How Things Change in Content Marketing: Reflections on the Decade

  • Content Marketing and Strategy
Content Marketing Marketing Refresh Houston Texas

2020 is upon us — a new year and a new decade! When I reflect on the past decade of changes from a content marketing perspective, I am taken aback by how much things changed.

The Changing Social Media World

I recall at the beginning of the decade that this little blue birdie on a website called Twitter started taking over our lives. Hashtags, 140 characters, and constant status updates were all the rage.

Businesses started to see the opportunity to promote their content on social media and reach a massive audience of engaged customers. Then, Twitter started to fade in popularity by the end of the decade.

Now, the real opportunity is a paid and organic social content on Facebook and LinkedIn. Facebook and LinkedIn ads are separate beasts unto themselves, but creating the right mix of regularly-scheduled social posts and paid search ads on each platform has become a major focal point for our agency.

Blog Content — What’s the Right Approach to Maximize Reach?

Then, there’s blog content. At the beginning of the decade, Google News was the be-all, end-all. It was your lifeblood as a content creator to (a) get listed on Google News as an authoritative website and (b) get your articles indexed for consumption by readers.

In a previous life as a reporter, I recall one event in particular that shook my thinking. One day, I posted 25 news articles. Suddenly, the website that I wrote for was pulled from Google News. My heart sank — as did our website traffic. Why were we pulled? Google thought we were spamming the Internet with too many articles. My response, “It was a crazy, busy news day!”

Now, in my current life as a content creator and content manager for our marketing agency, I see how Google has turned up the volume on the authority part of the equation when determining what content is indexed and where it’s ranked in Google Search.

Google is not a fan of brief blogs written in rapid-fire fashion, which is what the conventional thinking was for a while during the 2010s trying to serve readers with short attention spans.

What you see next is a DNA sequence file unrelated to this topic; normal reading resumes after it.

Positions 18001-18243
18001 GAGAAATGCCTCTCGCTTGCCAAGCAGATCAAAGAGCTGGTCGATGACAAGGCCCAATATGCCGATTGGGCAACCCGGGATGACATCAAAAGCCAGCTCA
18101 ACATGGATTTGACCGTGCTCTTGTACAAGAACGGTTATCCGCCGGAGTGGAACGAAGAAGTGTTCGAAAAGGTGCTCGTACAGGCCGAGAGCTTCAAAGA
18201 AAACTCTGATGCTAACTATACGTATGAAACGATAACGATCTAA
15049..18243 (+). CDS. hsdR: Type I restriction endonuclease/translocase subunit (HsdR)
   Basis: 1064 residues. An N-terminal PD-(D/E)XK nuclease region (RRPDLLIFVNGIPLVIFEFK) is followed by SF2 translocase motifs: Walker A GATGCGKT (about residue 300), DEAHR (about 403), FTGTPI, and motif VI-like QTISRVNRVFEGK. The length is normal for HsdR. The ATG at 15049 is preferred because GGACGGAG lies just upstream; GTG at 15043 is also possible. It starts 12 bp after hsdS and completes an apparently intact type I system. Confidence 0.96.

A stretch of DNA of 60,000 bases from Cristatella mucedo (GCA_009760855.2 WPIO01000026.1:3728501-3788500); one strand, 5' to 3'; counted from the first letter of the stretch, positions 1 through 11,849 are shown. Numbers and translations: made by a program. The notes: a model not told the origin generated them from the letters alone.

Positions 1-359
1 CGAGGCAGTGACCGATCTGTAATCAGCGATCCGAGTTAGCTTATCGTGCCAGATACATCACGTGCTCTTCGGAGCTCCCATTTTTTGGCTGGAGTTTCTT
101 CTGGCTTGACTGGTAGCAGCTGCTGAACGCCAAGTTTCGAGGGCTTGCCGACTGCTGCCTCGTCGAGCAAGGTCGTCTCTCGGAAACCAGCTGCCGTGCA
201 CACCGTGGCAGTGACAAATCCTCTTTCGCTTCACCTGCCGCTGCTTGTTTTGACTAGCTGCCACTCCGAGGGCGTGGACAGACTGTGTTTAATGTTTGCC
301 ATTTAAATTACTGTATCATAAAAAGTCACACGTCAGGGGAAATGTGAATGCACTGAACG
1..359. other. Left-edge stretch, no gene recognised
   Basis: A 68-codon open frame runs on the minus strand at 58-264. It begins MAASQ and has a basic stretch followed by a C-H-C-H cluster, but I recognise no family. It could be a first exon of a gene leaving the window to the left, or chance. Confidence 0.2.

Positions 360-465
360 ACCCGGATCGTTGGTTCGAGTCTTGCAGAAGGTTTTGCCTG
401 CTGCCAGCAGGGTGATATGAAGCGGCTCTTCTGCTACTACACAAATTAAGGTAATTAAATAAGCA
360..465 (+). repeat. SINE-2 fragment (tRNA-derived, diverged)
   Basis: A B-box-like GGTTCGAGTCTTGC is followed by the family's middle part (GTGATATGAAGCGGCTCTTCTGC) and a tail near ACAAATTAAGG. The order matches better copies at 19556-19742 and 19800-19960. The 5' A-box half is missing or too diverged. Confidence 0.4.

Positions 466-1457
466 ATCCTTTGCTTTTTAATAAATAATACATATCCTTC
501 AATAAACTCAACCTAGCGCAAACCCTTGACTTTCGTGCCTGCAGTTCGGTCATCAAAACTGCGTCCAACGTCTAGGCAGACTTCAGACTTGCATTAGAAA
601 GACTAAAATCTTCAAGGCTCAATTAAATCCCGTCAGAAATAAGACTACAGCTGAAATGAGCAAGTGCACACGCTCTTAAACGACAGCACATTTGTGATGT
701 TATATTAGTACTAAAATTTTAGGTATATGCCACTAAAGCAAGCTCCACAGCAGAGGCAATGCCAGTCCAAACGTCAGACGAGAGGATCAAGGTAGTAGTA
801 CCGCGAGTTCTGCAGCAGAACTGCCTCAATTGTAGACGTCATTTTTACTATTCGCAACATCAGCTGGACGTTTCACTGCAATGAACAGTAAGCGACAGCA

Instead, Google is now prioritizing content that is lengthy, includes numerous internal and external reference links, includes lists of digestible content, is broken up by headings, and is optimized for SEO.

There also needs to be a strategy supporting the delivery of blog content. When we come up with content for our clients, the strategy helps us see what topics to cover, what keywords to target with the content, what audience to reach with the content, when to publish each blog, and how to optimize the content for SEO.

Ultimately, from my perspective, the biggest change from the beginning to the end of the decade was the advancement of content delivery from the Wild West of rapid-fire content production trying to reach Page 1 of Google Search to a more methodical, organized, tactical, and deliberate approach that is supported by authority and credibility.

Is Email Still King of Your World?

Guess what? Email is still king at the end of the decade. It’s sometimes hard to wrap our heads around the importance of email because we think of our own inbox-managing habits. But, the most customer engagement still comes from email.

In fact, Mailchimp recently released an interesting statistic that the average open rate for all industries analyzed is 21.33 percent. That’s one out of every five people that receives an email will open it.

Now, that’s an average of all industries. Actual results vary by industry. And, several other factors affect whether your audience takes action once they open the email

  • The quality of your list
  • The content in the email
  • The subject and preheader text
  • The quality of images used
  • The length of the email
  • Whether the email is optimized to avoid spam filters